Undignified announcement of judicial review outcome
Call us naive but we were a little shocked yesterday at the way in which the judgment was announced on whether to grant a judicial review on aspects of the proposed Shek Kwu Chau incinerator.
We assumed a matter like this would be conducted with the dignity that accompanies judicial proceedings at the High Court and, for that matter, lower courts. About 30 people gathered outside Court No 14, including the press, green groups and other interested parties. Suddenly, the door opened and a clerk called out two names. Two figures appeared and signed for their copies of the judgment and then disappeared, leaving the assembled totally mystified as to what had happened.
We eventually gathered that leave to seek a judicial review had been dismissed. We wandered off to the press office at the High Court, which said it was printing 20 copies of the judgment which, at 80 pages a copy, seemed wasteful.
Why not hand out a brief summary of the judgment and put the full version online? We gather that the judgment won't be online for a further three days. It was all rather shambolic and not what a casual observer might expect from the High Court. Many might agree it could do a lot better.
Citi makes history
There's jubilation at Citi over an event of historic proportions. Never before achieved in the history of the Euromoney awards for Asia, it has been designated Best Bank and Best Investment Bank in Asia. Citi also picked up Best Investment Bank in India and the Philippines and Best Equity House in India. So delighted is the bank that it has put out a statement to inform the world. "We are delighted to make history as Euromoney's first double winner," said CEO Stephen Bird.
The importance of kissing
Some interesting data to emerge from the mainland recently concerns the time singles in different mainland provinces have gone without being kissed.
The website Shanghaiist reports that, according to online dating website Baihe, the average Jiangsu man went 36 months without a kiss. The situation in Guangdong wasn't much better, with 30 months elapsing in between kisses. The situation in Shanghai was rather more advanced with 92 per cent of singles aged 22 to 35 saying they'd been kissed within the last week.
The website goes on to report Shanghai Daily says that following the kissing survey, sales of amulets possessing magical powers to bring back ex-lovers have soared on Taobao. Apparently, some 563 online stores including 30 in Shanghai are selling charmed amulets at prices that vary from one yuan (HK$1.27) to 20,000 yuan. One storeowner asserted that after buying an amulet, which you keep, your ex recalls the sweet times you had together and 15-49 days later will start to text you. Once back in touch, you will fall in love with each other again.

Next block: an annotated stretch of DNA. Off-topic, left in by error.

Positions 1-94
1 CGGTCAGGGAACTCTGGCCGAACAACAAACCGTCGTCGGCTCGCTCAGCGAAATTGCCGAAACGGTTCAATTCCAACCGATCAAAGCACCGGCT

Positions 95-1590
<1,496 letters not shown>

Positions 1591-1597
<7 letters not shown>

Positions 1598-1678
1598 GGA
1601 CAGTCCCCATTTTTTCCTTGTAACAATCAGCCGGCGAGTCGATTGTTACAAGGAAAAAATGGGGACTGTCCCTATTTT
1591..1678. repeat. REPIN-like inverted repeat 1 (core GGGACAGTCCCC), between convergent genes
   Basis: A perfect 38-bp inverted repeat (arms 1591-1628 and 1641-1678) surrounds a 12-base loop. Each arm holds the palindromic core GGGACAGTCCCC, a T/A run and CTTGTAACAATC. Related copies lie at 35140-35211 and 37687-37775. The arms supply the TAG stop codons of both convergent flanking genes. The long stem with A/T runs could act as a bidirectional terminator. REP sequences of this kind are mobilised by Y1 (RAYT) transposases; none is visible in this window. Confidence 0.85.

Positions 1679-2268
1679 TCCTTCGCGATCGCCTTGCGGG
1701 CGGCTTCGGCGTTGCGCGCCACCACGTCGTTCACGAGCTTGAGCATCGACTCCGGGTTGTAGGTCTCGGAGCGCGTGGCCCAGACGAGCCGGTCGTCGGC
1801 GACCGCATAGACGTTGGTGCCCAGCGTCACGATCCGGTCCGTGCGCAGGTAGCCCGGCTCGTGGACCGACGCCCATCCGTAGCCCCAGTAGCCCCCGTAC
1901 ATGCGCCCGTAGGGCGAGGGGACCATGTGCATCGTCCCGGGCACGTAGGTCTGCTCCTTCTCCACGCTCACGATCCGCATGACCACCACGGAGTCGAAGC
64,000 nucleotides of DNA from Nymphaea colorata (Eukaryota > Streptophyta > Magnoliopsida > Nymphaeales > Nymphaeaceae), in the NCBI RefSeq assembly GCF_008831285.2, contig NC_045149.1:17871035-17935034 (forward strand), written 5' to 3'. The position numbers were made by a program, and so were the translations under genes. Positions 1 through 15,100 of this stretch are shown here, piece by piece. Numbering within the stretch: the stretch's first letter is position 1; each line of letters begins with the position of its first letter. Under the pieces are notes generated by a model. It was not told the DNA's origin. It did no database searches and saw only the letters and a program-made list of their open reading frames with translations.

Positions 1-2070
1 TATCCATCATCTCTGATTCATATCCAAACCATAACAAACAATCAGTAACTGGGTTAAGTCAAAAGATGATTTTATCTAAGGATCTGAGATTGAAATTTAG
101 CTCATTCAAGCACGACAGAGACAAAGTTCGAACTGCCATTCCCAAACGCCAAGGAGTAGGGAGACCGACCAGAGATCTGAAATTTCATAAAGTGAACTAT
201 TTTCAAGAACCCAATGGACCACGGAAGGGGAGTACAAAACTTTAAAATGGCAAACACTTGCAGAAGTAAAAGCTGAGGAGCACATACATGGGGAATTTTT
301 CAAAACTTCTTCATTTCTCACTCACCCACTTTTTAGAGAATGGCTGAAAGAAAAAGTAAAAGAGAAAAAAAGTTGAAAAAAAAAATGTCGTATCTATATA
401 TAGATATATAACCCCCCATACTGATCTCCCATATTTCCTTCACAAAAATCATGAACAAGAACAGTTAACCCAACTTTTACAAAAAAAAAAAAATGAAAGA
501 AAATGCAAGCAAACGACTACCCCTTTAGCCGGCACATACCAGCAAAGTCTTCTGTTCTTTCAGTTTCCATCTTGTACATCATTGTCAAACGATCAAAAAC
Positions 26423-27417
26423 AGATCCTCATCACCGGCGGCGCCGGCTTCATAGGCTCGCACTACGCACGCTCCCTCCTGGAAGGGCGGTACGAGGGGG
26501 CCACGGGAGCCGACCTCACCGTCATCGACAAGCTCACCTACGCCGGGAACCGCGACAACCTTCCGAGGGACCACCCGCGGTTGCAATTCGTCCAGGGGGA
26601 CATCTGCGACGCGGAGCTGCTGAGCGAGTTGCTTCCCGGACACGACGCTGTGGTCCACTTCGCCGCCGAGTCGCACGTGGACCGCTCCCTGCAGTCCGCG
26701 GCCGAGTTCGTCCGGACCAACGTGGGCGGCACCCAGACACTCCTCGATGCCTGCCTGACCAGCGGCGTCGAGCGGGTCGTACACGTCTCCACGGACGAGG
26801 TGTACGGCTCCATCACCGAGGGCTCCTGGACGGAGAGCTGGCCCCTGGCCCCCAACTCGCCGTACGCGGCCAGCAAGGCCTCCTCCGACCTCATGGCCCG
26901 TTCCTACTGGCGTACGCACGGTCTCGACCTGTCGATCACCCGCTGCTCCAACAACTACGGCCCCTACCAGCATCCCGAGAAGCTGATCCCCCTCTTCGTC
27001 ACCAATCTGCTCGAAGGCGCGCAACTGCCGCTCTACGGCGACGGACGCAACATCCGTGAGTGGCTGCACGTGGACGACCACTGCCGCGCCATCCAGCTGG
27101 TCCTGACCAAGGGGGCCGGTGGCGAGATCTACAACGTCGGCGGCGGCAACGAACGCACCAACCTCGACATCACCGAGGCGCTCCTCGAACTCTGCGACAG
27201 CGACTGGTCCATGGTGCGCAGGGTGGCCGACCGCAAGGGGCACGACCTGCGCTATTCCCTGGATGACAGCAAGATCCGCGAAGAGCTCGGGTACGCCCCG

As Shanghaiist wittily observes: "It sounds slightly more enchanting than the alternative, cradling a bottle of whisky at three in the morning while flooding your ex's phone with a barrage of unsolicited text messages and unanswered calls until they grudgingly agree to take you back if you let them sleep."
A first for HSBC
HSBC has scored a first in the mainland in that HSBC GAM has become the first international firm to win an RQFII (renminbi qualified foreign institutional investor) licence under the new regulations which extended the programme to include foreign financial institutions, Asian Investor reports. With an RQFII licence, the asset manager can invest in the mainland's bond market and A-share market using yuan.
Sexism in banking
The website efinancialcareers has an entertaining treatise on sexism in banking where it observes any residual sexism in the 21st century is nothing compared to the 1970s. This is best illustrated by an interview question which was then included in Merrill Lynch's broker trainee programme.
"When you meet a woman, what interests you most about her?" it asked. The correct answer, which received the most marks, was "her beauty". Trainees who made the mistake of saying "her intelligence" were awarded the fewest points. One applicant successfully sued Merrill for sexism on this basis.
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